The open areas that will surround both the Centre and the Market Place buildings will incorporate playgrounds, commemorative garden patios, memorial pergolas, walkways, dressed rock walls, wooden decks, fences, ponds, mini-waterfalls, a plant nursery, and gardens that encourage families to spend their time together enjoying nature in the outdoors. 


Skilled grounds custodians will provide excellent results with planting, mulching and trimming of all flowering bushes providing a clean environment of safety and quality. Hardwood trees whose leaves change colour at the onset of Autumn and ornamental Cherry blossom trees which display their magnificent splendour in Spring will be strategically planted to add even more flavor to the serendipitous atmosphere the whole complex is designed to project over time. 


During the whole length of Spring to Autumn, open air festivals, performances and concerts will be held. It will be a pleasant place to be in where even tourists from all over will want to visit.


So now it comes to pass that the concept and general outlines for the Foundation’s Cultural and Community Centre Building Project are now open for your con-sideration as volunteers, partners, patrons, sponsors or donors. Will you help us build it?




If the future of your community is important to you, why not make your voice heard by supporting the Bulwagan Foundation Trust’s Put Your Name On Your Community Centre’s Future Capital Campaign? 


As the focal point of arts, culture, business, recreational and leisure-time activities in the city, don’t miss this unique opportunity to show your support by purchasing a bench, theatre membership card, tree or brick. Whether as a gift, a memorial or a commemoration of an important event, your gift will provide long-term recognition of your commitment. 


Here’s how you can leave your mark:


Commemorative Garden Patios: (view sample garden patio image)

$ 3,500 per donor

(Provision is presently limited to 5 garden patios reserved for 7 donors each)


Memorial Gazebos: (view sample gazebo image)

$ 5,000 per donor

(Provision is presently limited to 5 gazebos reserved for 7 donors each)


Garden Benches:
$1,250 per bench (provision is presently limited to 50 units) 


Theatre Seats: (Lifetime Membership Cards)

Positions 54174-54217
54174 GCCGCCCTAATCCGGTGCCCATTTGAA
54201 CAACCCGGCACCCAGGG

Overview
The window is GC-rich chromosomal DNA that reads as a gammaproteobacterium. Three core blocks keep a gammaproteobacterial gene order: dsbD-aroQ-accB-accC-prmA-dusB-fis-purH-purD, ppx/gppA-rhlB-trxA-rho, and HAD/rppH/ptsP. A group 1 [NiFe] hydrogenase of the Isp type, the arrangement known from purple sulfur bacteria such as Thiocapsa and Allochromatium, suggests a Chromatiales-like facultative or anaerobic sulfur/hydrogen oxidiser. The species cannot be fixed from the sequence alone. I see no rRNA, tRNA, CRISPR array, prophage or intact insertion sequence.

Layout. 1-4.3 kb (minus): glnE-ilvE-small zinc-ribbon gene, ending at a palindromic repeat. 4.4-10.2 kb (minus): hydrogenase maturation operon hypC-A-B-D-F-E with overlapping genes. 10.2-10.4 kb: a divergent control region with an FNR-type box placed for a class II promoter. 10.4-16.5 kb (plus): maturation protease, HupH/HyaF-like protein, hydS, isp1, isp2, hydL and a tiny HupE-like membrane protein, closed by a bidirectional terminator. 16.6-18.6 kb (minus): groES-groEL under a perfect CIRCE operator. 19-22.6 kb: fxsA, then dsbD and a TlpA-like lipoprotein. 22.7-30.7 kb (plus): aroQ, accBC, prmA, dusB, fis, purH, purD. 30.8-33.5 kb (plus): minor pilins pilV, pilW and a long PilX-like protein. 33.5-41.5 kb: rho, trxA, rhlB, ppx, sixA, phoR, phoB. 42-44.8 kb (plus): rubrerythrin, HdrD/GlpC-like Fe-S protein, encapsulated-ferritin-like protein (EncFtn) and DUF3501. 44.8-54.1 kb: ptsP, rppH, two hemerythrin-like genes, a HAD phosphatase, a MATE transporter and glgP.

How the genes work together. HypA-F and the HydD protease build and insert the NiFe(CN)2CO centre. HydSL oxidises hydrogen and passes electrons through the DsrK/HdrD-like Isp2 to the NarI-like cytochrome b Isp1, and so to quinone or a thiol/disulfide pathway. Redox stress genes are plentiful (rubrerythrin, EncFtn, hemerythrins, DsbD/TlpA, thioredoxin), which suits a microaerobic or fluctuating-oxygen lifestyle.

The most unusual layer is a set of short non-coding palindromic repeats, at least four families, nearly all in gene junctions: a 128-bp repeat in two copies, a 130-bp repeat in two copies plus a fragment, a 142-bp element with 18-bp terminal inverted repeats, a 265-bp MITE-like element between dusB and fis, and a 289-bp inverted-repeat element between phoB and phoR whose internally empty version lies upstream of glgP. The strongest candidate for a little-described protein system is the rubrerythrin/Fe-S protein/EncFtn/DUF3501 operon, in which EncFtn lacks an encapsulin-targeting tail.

$1,000 Platinum section
$750 Gold section
$500 Silver section

Cherry Blossom Trees: (view sample cherry blossom tree image)

$1,500 Large Tree (provision is presently limited to 50 trees)


The Colours of AutumnTrees: (view sample autumn trees scenery image)
$1,000 Large Tree (provision is presently limited to 50 trees)
$750 Small Tree (provision is presently limited to 50 trees)


Adopt-A-Brick Fund Engraved Bricks:
$2,500 8×8 Corporate Logo Brick
$500 8×8 Brick (for individual donor)
$200 4×8 Brick (for individual donor)

(Download the Reservation Form here)


Other ways of giving are also available through Monthly Giving and Pledged Donation options which cover other areas of the Foundation’s work which also need your support such as: 


  • General Operations Support

  • Community Centre Building Project

  • Marketplace Space Building Project

  • Community Centre Grounds Upkeep

  • Community Centre Furbishing Fund

  • Web Communications Expenses

Your chariable donation is tax-deductible up to the maximum extend allowed by law and con-fidentiality is assured in accordance with the Privacy Act of 1993.


For further information, please visit this link.


Thank you for your valuable support.


This Article is the 5th Part of a 5-Part Series


| Investments That Inspire |

| A Passionate Desire |

| Here Comes The Sun |

| Arts, Culture & Business |

| Social Entrepreneurship |



This entry was posted in Bulwagan Foundation Trust, Community Building Project, Community Development, Filipinos in New Zealand, Public Service, Uncategorized and tagged , , , , , , , . Bookmark the permalink.